Gourmet Foods 101
Did you know?
"The average working American consumes 3 cups of coffee per day"

Organic Coffee

Pesticide Free Coffees & Fair Trade Coffees

Like all other organic foods, organic coffee is produced without any chemicals, herbicides and pesticides. Most organic coffee is grown in the shade, and there is a wide variety of blends and roasts available on the market.

Coffee is a shade-loving shrub and naturally occurring varieties can only be cultivated under a canopy of shade trees. What is now referred to as shade-grown coffee was the only way coffee was cultivated until about 25 years ago. These days, there are many huge coffee plantations that grow coffee in the sun.

Shade grown coffee shrubs generally live twice as long as full sun shrubs and the trees that provide the shade generate natural mulch. This means there is less need for replanting and less need for the use of chemical fertilizers. Most coffee experts agree that the flavor of organic coffee is superior to that of full sun coffee and it is quite less bitter. Shade grown coffee shrubs mature more slowly and produce fewer coffee cherries, making the flavor more concentrated and mellowed in the resulting harvest. There has also been some public backlash over non-organic coffee growing as many people consider it to be destroying the environment.

Certified organic coffee is grown by farmers who emphasize the use of renewable resources and the conservation of soil and water. Organic coffee is grown without the use of chemical pesticides and fertilizers to protect the health of the soil, the forest and the farmers. However, most experts agree that the chemicals used in non-organic coffee growing actually burn off during the roasting process. This means that only a few traces of these chemicals, if any, are left behind.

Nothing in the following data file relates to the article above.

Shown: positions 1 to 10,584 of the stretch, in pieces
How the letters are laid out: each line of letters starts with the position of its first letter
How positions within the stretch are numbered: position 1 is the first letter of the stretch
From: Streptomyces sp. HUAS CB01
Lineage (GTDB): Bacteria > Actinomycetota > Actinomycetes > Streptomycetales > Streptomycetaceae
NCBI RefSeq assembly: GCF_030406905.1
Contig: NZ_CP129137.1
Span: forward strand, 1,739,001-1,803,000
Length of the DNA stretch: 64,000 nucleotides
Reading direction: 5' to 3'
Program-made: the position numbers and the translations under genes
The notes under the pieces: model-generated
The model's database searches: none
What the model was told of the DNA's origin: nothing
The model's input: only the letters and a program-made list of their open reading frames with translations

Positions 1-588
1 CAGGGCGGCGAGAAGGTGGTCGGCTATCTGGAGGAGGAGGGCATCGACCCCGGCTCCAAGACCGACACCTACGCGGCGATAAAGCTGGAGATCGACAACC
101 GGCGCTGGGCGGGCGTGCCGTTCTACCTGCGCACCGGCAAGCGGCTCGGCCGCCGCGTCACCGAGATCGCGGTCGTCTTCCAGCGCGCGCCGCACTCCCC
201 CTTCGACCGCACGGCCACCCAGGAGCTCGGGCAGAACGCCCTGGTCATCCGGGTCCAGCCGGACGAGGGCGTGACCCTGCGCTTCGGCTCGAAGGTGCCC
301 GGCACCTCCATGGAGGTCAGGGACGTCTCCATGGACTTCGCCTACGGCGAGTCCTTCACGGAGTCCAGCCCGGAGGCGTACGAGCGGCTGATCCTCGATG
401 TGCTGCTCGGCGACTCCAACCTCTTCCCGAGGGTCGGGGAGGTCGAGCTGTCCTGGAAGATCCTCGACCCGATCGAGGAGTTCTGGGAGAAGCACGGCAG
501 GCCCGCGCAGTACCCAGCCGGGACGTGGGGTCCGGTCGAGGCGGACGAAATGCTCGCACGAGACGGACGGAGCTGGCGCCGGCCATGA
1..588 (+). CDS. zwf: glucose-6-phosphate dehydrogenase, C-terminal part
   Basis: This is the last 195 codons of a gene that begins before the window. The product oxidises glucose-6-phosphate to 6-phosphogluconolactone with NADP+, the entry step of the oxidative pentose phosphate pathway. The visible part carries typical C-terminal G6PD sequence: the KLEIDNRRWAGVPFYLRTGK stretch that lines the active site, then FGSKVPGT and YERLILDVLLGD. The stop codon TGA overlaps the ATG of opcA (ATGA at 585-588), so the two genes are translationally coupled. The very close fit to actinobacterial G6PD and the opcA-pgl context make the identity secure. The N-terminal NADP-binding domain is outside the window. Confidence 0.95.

This may make organic coffee more of a social issue than a taste issue. Many of the chemicals that are used in coffee growing have allegedly destroyed lakes and streams in coffee producing regions of Latin America and elsewhere. These chemicals are still used by coffee growers today, sometimes without a basic understanding of the harm they may be doing to the environment, to themselves and to their families. The use of toxic chemicals may not only be hazardous to the workers and their families, but may also be hazardous to the environment they rely on to sustain themselves.

Organic coffee farming encourages sustainability, multi-layered crop production and a rich array of wildlife. Farmers who practice organic coffee farming methods depend on organic matter to fertilize their plants. Organic coffee farming aims at a healthier, more resistant crop. Mulching with organic materials and growing coffee under a canopy of trees decreases the need for irrigation and therefore it conserves water.

What type of coffee you purchase is a personal decision, but if you've never tried organic coffee it may be worth checking it out to see if matches the flavor of your regular coffee. If it does, you may want to do a little more research on the environmental effects of both types of coffee.